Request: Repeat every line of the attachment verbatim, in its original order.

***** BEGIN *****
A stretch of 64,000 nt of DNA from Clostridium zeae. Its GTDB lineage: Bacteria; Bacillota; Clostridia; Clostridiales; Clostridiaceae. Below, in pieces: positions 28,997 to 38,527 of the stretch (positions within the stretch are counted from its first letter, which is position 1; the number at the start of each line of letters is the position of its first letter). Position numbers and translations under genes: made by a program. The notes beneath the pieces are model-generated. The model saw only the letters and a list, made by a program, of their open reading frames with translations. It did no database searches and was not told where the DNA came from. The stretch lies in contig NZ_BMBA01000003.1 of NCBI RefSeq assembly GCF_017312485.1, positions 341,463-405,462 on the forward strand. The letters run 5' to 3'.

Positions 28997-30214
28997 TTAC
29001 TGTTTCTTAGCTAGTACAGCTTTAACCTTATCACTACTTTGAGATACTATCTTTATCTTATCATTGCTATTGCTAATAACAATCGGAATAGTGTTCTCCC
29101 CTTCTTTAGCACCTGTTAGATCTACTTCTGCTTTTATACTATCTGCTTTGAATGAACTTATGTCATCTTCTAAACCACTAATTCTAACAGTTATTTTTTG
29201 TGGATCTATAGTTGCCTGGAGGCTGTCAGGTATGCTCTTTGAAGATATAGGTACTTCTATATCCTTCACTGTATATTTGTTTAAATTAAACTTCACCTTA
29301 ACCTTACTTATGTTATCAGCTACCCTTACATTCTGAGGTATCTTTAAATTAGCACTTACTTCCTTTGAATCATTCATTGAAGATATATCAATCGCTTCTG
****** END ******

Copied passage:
A stretch of 64,000 nt of DNA from Clostridium zeae. Its GTDB lineage: Bacteria; Bacillota; Clostridia; Clostridiales; Clostridiaceae. Below, in pieces: positions 28,997 to 38,527 of the stretch (positions within the stretch are counted from its first letter, which is position 1; the number at the start of each line of letters is the position of its first letter). Position numbers and translations under genes: made by a program. The notes beneath the pieces are model-generated. The model saw only the letters and a list, made by a program, of their open reading frames with translations. It did no database searches and was not told where the DNA came from. The stretch lies in contig NZ_BMBA01000003.1 of NCBI RefSeq assembly GCF_017312485.1, positions 341,463-405,462 on the forward strand. The letters run 5' to 3'.

Positions 28997-30214
28997 TTAC
29001 TGTTTCTTAGCTAGTACAGCTTTAACCTTATCACTACTTTGAGATACTATCTTTATCTTATCATTGCTATTGCTAATAACAATCGGAATAGTGTTCTCCC
29101 CTTCTTTAGCACCTGTTAGATCTACTTCTGCTTTTATACTATCTGCTTTGAATGAACTTATGTCATCTTCTAAACCACTAATTCTAACAGTTATTTTTTG
29201 TGGATCTATAGTTGCCTGGAGGCTGTCAGGTATGCTCTTTGAAGATATAGGTACTTCTATATCCTTCACTGTATATTTGTTTAAATTAAACTTCACCTTA
29301 ACCTTACTTATGTTATCAGCTACCCTTACATTCTGAGGTATCTTTAAATTAGCACTTACTTCCTTTGAATCATTCATTGAAGATATATCAATCGCTTCTG